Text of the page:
Can subtle slights cause serious harm? Does it matter if no harm was intended? Are microaggressions in the eye of the beholder? Or are they a way to keep certain groups in their place? This week we’re thinking about Microaggressions.
What Is It
Microaggressions are small comments or questions that may be insulting or hurtful to another person because of their race, gender, sexuality, and so on. Some people consider microaggressions to be a phantom symptom of political correctness and a further sign that society has become “soft,” while others see them as a problematic way of normalizing bigotry. So how do microagressions compare to other types of moral harms? Do they add up to structural oppression, and if so, how are we to assign individual culpability? Josh and Ray engage calmly with Lauren Freeman from the University of Louisville, co-editor of Microaggressions and Philosophy.
Can microaggressions be disguised as compliments? Does the impact of an offhand comment matter more than its intention? Ray thinks that microaggressions are part of a larger pattern of discrimination, as they cause repeated harm to groups that are marginalized and oppressed. Josh is less certain that microaggressions deliberately reinforce social hierarchies, even though he agrees that they’re related to systemic injustice.
The philosophers welcome Lauren Freeman, Professor of Philosophy at the University of Louisville, to the show. Lauren explains why we should be guided by the perspective of the recipient more than the perpetrator of the microaggression, and that the label itself is problematic because it takes the perspective of the person making the comment. Ray asks how exactly to consider both of these perspectives, prompting Lauren to discuss the difference between interpersonal and institutional microaggressions. She advocates for a forward-looking mindset that actively works to make our environments more inclusive instead of focusing on someone’s intentions. Josh strongly agrees with Lauren’s perspective, and he brings up the difficulty of deciding what counts as a microaggression in ambiguous cases.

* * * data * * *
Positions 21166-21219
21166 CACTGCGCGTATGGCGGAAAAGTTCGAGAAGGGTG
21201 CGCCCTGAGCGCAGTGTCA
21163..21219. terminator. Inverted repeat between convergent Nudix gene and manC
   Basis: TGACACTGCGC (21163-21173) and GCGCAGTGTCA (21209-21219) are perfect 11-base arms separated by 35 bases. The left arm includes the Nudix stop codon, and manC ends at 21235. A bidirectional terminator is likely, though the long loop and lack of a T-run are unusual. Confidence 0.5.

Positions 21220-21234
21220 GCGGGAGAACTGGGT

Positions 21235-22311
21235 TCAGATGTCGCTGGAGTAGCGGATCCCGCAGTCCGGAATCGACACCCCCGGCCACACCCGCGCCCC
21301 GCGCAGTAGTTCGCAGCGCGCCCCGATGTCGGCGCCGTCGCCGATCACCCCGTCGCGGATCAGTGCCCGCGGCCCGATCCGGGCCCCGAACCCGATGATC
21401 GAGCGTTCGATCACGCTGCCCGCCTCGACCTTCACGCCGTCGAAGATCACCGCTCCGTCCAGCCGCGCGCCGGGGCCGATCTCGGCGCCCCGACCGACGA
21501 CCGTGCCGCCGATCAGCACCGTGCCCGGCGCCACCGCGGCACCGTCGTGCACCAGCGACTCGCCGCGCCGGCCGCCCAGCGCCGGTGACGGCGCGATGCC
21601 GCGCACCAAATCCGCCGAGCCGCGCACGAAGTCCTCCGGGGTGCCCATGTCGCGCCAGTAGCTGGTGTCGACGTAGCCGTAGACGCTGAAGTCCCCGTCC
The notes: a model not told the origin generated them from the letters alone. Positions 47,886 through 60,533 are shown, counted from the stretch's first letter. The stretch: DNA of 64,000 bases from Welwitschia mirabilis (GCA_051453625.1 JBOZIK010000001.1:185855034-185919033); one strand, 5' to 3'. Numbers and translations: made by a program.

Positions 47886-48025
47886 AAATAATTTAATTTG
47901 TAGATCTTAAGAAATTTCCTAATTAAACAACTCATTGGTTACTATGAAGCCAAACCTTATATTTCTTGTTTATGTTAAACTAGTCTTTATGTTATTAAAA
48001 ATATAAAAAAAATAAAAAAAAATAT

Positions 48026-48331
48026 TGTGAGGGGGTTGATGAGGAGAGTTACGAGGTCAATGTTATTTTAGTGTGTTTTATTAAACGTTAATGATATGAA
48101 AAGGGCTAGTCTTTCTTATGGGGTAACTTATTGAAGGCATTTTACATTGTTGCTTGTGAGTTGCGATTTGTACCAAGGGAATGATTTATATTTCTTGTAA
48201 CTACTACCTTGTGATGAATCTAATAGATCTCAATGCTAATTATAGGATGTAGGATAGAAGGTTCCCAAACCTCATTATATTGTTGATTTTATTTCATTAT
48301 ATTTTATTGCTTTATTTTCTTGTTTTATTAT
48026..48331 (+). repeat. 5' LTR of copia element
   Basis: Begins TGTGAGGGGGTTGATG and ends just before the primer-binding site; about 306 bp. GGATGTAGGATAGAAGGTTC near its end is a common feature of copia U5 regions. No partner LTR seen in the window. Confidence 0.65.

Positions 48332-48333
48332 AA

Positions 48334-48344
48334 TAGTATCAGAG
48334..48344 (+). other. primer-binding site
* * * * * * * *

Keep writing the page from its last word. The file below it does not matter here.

In the last segment of the show, Josh, Ray, and Lauren discuss microaggressions in a medical context and the importance of listening to people in marginalized positions. Ray asks about what to do when people in similar marginalized positions disagree with one another, and Lauren explains how we should look at patterns of harm and default to the majority. Josh suggests that the reasonable insider standard might be useful, but Lauren disagrees. She believes that within the history of philosophy, norms of rationality and reason have been racialized and gendered.
Roving Philosophical Report (Seek to 5:05) → Shereen Adel talks to people who have experienced microaggressions and what one organization is doing to identify, address, and avoid committing them.
- Sixty-Second Philosopher (Seek to 45:28) → Ian Shoales isn’t convinced that microaggressions are real.
Can subtle slights cause serious harms?
Are microaggressions in the eye of the beholder?
Or are they a way to keep certain groups in their place?